By contrast, Judith Shklar’s illuminating account of American citizenship shows that political rights were not exclusively attached to land ownership, class membership, or social standing in the United States. Instead, the position of Americans in society was always closely connected to the individual work ethic, and to the self-improvement that comes with ‘the pursuit of happiness’. Crucially, the right to vote and representation was independent from social station, and was also coupled with the equalizing notion of work. This would have resonated strongly in Eastern European societies where class, ethnicity, and nationality defined political standing, and where only a handful of landowners were able to fully exercise their civil and political rights. Further east, estate bondage and personal servitude persisted, with serfs still tied to their manorial tenants. To the Eastern European peasant of 1900, America was a place where he could quite literally become ‘his own man’ by reaping the benefits of his labor.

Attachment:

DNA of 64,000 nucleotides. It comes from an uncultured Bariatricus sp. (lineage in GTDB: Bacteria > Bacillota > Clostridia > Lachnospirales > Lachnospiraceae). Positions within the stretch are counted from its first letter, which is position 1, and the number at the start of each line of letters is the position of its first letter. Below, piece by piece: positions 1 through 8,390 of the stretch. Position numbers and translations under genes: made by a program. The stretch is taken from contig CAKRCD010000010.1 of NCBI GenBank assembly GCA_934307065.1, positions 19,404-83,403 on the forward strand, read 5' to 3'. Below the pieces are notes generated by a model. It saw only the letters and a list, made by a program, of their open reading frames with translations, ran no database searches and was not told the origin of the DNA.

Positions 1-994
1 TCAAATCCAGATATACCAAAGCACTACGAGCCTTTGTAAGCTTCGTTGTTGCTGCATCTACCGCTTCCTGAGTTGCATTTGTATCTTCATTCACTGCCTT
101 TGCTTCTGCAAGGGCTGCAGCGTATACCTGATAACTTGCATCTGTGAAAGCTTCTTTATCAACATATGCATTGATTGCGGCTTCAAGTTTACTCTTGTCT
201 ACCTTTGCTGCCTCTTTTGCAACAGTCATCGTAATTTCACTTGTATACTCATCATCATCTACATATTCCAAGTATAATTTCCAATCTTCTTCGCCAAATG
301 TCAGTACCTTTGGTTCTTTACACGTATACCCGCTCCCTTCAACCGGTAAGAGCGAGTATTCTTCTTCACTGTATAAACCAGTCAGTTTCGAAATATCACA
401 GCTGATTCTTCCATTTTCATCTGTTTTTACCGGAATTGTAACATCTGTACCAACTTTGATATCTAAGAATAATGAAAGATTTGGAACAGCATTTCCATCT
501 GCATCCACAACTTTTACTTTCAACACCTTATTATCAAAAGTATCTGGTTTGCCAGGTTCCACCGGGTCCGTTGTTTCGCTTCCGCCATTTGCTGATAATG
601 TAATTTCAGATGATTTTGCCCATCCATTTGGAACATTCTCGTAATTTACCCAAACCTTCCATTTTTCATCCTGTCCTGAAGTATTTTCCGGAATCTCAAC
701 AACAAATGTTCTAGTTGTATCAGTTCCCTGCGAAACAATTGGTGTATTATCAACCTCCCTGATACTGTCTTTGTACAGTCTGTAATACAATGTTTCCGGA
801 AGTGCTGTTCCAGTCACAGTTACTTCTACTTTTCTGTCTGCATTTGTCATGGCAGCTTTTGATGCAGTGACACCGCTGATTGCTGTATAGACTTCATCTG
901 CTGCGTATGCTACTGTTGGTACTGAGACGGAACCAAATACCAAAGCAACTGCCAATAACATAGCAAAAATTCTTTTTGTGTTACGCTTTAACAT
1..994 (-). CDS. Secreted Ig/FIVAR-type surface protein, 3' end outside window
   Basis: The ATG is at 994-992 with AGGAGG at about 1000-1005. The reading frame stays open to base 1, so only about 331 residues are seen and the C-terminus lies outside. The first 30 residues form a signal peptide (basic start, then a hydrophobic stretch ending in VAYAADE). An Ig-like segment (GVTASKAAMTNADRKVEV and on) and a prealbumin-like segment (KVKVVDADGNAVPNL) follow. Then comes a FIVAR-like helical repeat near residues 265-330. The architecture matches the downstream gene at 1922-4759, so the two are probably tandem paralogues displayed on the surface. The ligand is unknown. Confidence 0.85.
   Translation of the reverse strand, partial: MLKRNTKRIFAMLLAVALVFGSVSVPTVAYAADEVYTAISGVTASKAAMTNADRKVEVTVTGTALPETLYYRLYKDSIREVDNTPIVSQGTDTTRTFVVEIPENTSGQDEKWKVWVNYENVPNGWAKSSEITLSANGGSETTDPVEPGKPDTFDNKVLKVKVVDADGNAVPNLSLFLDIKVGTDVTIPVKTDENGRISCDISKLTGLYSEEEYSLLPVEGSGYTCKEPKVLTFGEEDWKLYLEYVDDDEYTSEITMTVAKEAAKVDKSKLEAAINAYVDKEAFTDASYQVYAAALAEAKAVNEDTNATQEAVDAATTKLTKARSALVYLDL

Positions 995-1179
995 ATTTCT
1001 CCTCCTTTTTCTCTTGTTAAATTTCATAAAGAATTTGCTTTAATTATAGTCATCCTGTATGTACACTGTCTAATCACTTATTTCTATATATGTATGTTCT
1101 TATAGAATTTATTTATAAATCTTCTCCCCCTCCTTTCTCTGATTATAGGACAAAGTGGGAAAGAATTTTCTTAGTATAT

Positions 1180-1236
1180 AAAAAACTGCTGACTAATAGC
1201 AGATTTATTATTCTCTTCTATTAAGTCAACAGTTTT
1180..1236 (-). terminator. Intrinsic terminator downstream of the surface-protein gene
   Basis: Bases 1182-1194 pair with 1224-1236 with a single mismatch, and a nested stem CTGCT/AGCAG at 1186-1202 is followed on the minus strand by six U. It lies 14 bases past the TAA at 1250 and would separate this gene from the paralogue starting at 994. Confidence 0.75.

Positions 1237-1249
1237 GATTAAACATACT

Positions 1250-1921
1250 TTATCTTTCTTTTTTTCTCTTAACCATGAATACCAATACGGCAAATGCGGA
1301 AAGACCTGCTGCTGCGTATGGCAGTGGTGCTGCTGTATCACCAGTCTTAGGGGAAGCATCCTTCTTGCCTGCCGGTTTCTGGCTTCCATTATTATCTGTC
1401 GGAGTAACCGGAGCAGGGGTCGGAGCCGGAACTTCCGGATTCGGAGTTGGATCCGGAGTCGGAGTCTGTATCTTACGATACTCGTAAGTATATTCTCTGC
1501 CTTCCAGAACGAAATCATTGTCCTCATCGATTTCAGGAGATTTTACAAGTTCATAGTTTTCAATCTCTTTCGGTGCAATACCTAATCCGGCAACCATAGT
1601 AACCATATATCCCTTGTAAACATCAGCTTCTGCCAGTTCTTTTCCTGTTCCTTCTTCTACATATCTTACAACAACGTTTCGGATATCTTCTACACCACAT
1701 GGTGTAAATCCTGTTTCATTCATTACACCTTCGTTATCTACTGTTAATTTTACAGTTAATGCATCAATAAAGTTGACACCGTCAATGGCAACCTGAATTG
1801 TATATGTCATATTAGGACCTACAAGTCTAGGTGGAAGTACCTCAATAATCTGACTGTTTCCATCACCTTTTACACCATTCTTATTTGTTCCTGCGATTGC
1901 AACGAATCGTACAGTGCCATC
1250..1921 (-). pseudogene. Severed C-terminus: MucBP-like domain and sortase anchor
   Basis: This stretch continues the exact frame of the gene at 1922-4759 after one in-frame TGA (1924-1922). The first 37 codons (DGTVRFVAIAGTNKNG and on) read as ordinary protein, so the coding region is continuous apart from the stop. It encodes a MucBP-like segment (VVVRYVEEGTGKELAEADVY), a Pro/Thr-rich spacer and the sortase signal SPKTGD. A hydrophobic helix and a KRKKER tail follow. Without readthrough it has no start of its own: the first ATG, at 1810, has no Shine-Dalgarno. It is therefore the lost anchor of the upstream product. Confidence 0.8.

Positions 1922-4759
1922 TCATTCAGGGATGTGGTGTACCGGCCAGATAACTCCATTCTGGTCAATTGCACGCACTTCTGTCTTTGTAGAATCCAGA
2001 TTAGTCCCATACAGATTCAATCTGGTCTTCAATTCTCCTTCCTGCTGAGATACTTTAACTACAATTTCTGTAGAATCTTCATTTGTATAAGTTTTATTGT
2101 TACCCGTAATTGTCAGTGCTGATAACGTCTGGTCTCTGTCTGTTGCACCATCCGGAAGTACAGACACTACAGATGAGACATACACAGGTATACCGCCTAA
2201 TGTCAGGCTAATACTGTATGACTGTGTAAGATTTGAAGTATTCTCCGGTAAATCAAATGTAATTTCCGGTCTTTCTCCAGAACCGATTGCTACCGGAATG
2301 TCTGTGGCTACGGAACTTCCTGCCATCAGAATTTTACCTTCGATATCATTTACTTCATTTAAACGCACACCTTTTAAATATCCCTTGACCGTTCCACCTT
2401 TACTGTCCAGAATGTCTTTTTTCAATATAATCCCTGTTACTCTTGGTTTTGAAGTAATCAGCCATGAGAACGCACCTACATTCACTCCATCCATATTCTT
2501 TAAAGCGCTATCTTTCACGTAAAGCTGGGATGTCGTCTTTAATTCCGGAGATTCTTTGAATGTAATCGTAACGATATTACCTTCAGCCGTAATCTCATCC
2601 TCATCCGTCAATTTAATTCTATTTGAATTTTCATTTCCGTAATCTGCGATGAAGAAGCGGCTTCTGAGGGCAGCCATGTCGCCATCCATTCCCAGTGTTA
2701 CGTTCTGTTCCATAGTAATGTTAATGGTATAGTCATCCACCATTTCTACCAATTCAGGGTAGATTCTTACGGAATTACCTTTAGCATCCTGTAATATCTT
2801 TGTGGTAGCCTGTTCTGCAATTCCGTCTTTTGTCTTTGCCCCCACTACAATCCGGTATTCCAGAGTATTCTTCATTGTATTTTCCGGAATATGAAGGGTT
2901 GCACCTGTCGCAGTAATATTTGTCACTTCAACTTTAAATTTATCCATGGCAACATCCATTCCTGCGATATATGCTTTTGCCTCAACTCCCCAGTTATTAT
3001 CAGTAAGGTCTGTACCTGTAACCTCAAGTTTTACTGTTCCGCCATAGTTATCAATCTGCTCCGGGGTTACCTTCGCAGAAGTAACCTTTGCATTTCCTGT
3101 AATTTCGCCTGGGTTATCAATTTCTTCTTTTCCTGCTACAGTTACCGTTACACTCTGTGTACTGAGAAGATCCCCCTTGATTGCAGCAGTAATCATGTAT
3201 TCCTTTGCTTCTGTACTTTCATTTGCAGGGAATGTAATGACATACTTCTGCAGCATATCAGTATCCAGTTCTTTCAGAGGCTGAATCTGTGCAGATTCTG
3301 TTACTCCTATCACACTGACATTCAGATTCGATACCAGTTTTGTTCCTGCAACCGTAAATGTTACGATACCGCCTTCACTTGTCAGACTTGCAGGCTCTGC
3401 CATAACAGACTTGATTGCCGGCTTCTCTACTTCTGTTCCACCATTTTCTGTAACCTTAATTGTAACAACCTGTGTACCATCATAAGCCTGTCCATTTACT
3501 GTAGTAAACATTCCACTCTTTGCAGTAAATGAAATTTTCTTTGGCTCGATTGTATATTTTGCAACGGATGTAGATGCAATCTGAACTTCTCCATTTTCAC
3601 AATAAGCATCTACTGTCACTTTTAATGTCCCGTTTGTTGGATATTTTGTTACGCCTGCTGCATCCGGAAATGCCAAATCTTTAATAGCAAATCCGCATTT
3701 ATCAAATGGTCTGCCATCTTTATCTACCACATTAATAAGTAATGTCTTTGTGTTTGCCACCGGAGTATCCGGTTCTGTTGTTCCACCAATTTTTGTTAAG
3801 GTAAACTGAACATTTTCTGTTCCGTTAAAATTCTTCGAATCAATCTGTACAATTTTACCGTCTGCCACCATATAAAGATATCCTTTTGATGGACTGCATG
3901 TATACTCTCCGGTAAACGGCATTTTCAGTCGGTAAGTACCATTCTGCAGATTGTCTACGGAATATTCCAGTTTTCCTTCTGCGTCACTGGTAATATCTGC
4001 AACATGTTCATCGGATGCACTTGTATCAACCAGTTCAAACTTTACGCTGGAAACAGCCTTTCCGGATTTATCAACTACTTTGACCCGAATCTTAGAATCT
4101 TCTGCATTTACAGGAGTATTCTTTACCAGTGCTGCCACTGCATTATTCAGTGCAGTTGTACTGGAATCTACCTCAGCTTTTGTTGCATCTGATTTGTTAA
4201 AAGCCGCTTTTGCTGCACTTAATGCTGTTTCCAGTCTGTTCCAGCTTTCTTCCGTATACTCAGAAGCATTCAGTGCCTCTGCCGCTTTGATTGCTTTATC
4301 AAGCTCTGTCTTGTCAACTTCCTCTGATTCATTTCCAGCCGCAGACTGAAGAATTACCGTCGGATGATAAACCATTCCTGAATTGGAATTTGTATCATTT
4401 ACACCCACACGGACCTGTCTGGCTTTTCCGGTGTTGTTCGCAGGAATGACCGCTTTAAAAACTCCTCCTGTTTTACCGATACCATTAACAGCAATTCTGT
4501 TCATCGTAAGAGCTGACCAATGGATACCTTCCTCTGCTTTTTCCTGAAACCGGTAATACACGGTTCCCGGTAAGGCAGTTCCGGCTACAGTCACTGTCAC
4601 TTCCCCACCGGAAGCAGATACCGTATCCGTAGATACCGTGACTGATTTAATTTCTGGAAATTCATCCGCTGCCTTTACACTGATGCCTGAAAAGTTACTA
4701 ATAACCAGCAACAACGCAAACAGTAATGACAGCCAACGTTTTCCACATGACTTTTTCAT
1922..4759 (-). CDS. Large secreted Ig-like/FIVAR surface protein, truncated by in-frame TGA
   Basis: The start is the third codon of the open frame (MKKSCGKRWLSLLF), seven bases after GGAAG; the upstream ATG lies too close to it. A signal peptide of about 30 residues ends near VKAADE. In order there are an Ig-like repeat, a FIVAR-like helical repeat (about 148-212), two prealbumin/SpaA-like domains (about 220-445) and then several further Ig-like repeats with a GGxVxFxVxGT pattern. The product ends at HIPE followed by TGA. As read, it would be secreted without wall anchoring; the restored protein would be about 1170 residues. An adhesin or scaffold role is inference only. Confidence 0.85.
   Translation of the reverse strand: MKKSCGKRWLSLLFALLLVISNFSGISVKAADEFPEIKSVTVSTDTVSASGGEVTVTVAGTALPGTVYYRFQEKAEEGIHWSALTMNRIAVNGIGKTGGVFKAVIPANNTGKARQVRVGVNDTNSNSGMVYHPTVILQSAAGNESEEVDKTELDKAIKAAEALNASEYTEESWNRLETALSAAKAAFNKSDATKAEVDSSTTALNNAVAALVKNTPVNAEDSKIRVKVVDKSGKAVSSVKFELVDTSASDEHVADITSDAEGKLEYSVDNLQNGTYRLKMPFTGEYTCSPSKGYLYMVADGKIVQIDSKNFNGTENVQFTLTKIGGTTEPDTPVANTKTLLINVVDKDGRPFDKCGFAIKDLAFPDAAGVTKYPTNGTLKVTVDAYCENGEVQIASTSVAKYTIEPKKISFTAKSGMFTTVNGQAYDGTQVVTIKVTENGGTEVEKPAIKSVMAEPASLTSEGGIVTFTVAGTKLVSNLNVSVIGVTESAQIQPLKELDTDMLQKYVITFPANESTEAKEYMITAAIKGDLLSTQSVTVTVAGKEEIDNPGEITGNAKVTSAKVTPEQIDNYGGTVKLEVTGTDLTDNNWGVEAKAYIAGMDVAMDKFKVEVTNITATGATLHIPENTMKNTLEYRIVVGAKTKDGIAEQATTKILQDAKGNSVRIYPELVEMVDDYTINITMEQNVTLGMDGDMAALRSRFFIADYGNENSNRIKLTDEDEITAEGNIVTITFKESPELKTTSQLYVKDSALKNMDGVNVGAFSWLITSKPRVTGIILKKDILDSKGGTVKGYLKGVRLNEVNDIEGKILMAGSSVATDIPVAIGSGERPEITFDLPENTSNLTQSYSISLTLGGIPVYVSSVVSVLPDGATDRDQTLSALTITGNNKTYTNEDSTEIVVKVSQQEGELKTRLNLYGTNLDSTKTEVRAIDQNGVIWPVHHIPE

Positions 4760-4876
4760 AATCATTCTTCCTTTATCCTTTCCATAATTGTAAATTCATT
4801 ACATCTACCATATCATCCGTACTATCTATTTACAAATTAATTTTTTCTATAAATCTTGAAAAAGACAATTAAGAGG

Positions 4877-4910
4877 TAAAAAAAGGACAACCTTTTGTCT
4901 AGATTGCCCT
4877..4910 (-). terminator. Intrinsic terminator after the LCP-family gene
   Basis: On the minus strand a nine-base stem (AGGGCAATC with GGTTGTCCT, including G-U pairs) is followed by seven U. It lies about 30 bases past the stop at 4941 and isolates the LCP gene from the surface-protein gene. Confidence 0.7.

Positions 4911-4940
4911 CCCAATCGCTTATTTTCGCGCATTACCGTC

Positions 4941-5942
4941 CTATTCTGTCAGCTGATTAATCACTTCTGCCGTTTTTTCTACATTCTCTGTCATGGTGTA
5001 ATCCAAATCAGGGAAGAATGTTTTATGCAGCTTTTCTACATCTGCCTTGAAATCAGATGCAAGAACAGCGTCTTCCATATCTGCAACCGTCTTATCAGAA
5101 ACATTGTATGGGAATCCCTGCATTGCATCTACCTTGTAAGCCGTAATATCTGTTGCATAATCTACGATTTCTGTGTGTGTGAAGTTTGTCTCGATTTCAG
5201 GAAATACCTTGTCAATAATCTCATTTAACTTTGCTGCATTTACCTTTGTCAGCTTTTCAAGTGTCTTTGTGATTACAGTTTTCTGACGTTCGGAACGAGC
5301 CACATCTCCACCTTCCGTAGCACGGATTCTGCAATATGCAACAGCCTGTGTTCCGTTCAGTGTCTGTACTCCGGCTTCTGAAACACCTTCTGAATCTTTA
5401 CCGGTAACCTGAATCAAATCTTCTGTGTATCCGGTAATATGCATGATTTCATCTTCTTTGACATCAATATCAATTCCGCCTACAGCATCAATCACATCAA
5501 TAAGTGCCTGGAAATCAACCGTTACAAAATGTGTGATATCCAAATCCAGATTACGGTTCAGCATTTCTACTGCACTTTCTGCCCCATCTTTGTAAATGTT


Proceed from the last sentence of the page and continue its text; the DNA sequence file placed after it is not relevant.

In the euphoria of individualistic human rights, group rights were quietly set aside, overshadowed by post-colonial claims to emancipation, and minimized amidst the clamor for external self-determination. But this brief account of the encounter between American and Eastern European conceptions of society suggests that some major turning points in the history of human rights law can only be understood by reckoning with the societal dimensions of individuals in addition to their intrinsic qualities. It also prompts us to reconsider the legacy of the League of Nations’ oft-discredited minority protection system, which embodied the first international attempt to set aside hitherto legitimate distinctions between groups and their members for the equal enjoyment of civil and political rights. Until then, the European landscape of citizenship and political participation was thinly construed because of the persistence of ancien régime parameters such as honour and rank to define social standing, subjecthood, and citizenship. Ethno-national identity was a mark of the old social order, and the League’s recognition of equality regardless of these allegiances paved the way for broadening the circle of rights beneficiaries. Viewed thus, the notion that equality is self-evident among groups is a precondition to enjoying any human rights at all.